Performing Vs. Learning: Failure On The Mats Leads To Success

We are encouraged to play it safe in life. Comfort  is reenforced over and over.  “Don’t take that risk.”  “Don’t let them see you sweat.”  “Look before you leap.” “Be an adult.” If we aren’t instantly good at something we dismiss it as “not for us.” The things we are good at we feel pressure to regularly perform well at as a part of our identity. Failure on the mats actually leads to more success if we can differentiate between performing and learning.

Failure On The Mats: Performing Vs. Learning

A huge key to growth is recognizing the difference between performing and learning.

Performing and learning are opposite sides of the same coin.  In performing, the immediate results matter.

In learning, the results right now are secondary to improving ability for future results.  A 1% overall improvement every day I train will have staggering cumulative results in a year.  I may not be the best right now, but I am getting better EVERY day and eventually I will be the best possible version of me.

If I am focused only on performing, I am not adding new techniques to my game or improving.  But if I am focused only on learning, I become lackadaisical in my training and removed from the reason for learning in the first place; improved performance.

An example of performance is a Jiu Jitsu competition where I bring all my training together for a single focused series of matches.  The way that I assemble my cardio, technical preparation, mindset, and focus on that day is centered around the idea of winning.

Caio And Lucas
Work hard, fail hard. Repeat

After a competition I can break down the areas where I need improvement only because I gave the event my all.  I can realize that I competed with an underdeveloped game plan and no contingency for a certain position.  I can determine that my cut through guard pass isn’t as sharply honed as I thought;  what worked in the gym did not work in the tournament and go back and rework the details.

The Lessons Of Performance

The more prepared I am and the harder I try to succeed, the higher the chance of success, and the more clarity I receive from the lessons of a failure.  I fear failure and seek comfort so much that self-sabotage can be tempting.

Yuri Simoes Intense ADCC 2015 WinnerSometimes I will feel the urge to shortchange my preparation.  I will skip the rounds on the Versa Climber to give myself an out.  “I lost that match because my cardio isn’t where it should be.” “He was just stronger than me.”  If I didn’t fully prepare, then these excuses can form the lessons I learn.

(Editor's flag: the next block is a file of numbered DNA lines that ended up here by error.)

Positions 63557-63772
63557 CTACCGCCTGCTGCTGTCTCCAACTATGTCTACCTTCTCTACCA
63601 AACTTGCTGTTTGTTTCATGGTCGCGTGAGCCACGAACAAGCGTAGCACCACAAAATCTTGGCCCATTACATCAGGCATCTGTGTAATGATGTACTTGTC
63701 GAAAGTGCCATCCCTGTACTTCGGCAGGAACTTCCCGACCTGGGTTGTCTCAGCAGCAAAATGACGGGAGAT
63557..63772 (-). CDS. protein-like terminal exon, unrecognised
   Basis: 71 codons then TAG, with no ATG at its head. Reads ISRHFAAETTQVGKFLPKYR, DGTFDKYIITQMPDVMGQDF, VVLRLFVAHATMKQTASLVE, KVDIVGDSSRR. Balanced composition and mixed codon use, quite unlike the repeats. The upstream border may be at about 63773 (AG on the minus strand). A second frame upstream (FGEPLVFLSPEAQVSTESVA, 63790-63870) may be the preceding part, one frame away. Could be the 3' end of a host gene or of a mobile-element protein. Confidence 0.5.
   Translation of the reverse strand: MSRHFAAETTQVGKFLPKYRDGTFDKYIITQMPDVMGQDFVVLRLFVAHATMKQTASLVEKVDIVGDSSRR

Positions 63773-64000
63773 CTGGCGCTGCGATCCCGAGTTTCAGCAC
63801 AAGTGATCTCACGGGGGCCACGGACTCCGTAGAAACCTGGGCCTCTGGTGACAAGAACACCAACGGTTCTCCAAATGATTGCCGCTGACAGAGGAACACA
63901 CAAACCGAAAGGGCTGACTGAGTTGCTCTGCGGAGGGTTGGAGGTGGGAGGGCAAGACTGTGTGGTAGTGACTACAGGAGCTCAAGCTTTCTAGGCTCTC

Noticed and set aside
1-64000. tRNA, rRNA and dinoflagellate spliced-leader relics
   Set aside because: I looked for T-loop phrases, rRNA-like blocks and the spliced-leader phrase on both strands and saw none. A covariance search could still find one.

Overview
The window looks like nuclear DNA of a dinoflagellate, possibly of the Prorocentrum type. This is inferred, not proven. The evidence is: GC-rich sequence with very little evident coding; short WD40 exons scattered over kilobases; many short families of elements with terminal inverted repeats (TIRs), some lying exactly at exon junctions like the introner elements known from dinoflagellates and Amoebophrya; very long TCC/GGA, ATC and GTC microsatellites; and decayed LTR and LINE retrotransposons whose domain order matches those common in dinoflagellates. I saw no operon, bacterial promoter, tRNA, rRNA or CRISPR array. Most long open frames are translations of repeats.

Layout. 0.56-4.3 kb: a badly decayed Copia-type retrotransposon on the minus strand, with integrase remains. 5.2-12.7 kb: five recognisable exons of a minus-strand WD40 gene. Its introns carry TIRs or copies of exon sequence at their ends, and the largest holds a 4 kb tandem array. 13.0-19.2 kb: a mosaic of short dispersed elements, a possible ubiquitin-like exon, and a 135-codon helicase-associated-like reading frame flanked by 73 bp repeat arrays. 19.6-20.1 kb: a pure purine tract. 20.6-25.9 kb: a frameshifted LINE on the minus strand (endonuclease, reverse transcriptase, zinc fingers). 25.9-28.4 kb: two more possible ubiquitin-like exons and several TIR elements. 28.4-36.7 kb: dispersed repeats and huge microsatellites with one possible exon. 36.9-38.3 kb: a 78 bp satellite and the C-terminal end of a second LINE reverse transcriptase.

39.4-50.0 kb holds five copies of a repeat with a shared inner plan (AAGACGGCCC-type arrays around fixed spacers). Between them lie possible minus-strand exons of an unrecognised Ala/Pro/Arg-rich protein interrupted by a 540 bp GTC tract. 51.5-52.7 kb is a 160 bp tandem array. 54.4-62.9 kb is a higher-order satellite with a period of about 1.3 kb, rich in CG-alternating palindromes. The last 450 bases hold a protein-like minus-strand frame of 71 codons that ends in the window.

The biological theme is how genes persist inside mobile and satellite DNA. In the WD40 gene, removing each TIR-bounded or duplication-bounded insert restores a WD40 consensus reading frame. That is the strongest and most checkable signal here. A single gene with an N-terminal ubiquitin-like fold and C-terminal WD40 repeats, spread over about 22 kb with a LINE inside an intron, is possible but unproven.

If I am fully prepared however, then I know that my cardio is as good as it can be, but in my match I chose techniques and positional battles that taxed my system too much.  Now I have something concrete to work on and not an excuse.

Yuri Simoes gave me some great information on building the intensity needed for top performances in the video interview he did with me.

Application Of Mat Learning

When I confuse daily training in the gym with performing, my growth begins to stagnate and I plateau.  The easiest way I can identify this training error is when I notice every roll progresses pretty much the same way, day in and day out.  I go to my familiar positions and play my familiar game.

The Sunday afternoon roll that I am having with my regular training partner should be a time of focused training but I should also be trying and working new techniques.  It can be scary leaving behind the safety net of my A-Game in exchange for techniques of unknown quality.  During training I will get swept and crushed and submitted more often.  However, every time I am submitted my body will learn the instincts to deal with that completely new scenario in the future.  I am eternally expanding my positional vocabulary and not worried about the short-term result of that one roll.

If the guy who I should normally best, defeats me today, it is of no concern. I am getting drastically better, one small percent at a time.  Tomorrow I will keep working new positions. My whole Jiu Jitsu style will eventually become my A-Game and that opponent will have nowhere to attack me that I am not prepared.

Shifting From Learning To Performance

Lucas Walker Kozen Win 2015Periodically, and especially when a tournament comes around again, I freeze my game.  I stop this experimentation process and go back to focusing on results.  I use the movements and instincts which have been most successful the past few months and begin honing them by repeating them over and over every roll in coordination with my A-Game. This is a time for focused honing and repetition without the variance of implementing new techniques which could risk failure.  Now the focus is on winning again.

This back and forth between learning and performing stair steps growth and keeps Jiu Jitsu interesting.

When I am plateauing in my training it is usually because I am either stuck on learning or stuck on performance and it is time to switch gears.

The more confidence I gain by pursuing failure on the mats, the less afraid I am of taking worthwhile risks in life to improve. I speak up at work and ask for that promotion that opened up.  I start up a conversation with a stranger at the grocery store, or eat at a new restaurant or even travel the world.  The successes are sweeter and even the “failures” feel like success.

Every day I will succeed at tasks.  If I fail once a day though, that means that I am growing. If I am only succeeding, I am playing too safe in my comfort zone.

Is staying comfortable your driving force?

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